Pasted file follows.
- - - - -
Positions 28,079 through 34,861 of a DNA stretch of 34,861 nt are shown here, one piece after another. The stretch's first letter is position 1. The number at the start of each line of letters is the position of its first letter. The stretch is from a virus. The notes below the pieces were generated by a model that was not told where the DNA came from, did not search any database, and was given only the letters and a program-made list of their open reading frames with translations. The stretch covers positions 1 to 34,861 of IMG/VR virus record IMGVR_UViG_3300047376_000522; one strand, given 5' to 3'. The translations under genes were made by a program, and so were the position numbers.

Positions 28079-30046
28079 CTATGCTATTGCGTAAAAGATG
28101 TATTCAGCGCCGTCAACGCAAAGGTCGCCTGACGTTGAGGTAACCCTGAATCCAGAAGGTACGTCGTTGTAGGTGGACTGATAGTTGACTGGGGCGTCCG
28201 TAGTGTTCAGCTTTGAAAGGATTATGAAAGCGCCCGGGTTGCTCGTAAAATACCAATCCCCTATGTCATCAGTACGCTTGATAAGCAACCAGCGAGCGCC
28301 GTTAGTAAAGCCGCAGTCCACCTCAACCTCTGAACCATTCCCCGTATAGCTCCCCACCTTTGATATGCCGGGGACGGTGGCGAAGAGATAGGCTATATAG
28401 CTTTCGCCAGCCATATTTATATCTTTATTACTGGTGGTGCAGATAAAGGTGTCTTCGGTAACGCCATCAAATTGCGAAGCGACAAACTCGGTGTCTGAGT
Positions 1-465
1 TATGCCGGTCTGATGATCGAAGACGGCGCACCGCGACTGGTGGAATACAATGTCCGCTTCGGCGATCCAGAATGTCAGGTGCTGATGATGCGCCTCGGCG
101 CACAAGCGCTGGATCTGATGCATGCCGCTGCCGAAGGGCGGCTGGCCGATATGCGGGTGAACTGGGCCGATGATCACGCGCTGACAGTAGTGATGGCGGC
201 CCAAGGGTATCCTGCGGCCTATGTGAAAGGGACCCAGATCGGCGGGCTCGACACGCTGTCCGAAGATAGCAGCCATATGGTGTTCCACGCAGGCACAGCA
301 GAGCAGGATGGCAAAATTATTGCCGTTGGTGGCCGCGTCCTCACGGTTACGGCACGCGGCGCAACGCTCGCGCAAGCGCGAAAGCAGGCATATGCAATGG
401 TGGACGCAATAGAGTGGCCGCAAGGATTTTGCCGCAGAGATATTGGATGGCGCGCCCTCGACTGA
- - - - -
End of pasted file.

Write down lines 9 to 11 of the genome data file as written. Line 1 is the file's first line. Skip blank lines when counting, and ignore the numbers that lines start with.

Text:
1 TATGCCGGTCTGATGATCGAAGACGGCGCACCGCGACTGGTGGAATACAATGTCCGCTTCGGCGATCCAGAATGTCAGGTGCTGATGATGCGCCTCGGCG
101 CACAAGCGCTGGATCTGATGCATGCCGCTGCCGAAGGGCGGCTGGCCGATATGCGGGTGAACTGGGCCGATGATCACGCGCTGACAGTAGTGATGGCGGC
201 CCAAGGGTATCCTGCGGCCTATGTGAAAGGGACCCAGATCGGCGGGCTCGACACGCTGTCCGAAGATAGCAGCCATATGGTGTTCCACGCAGGCACAGCA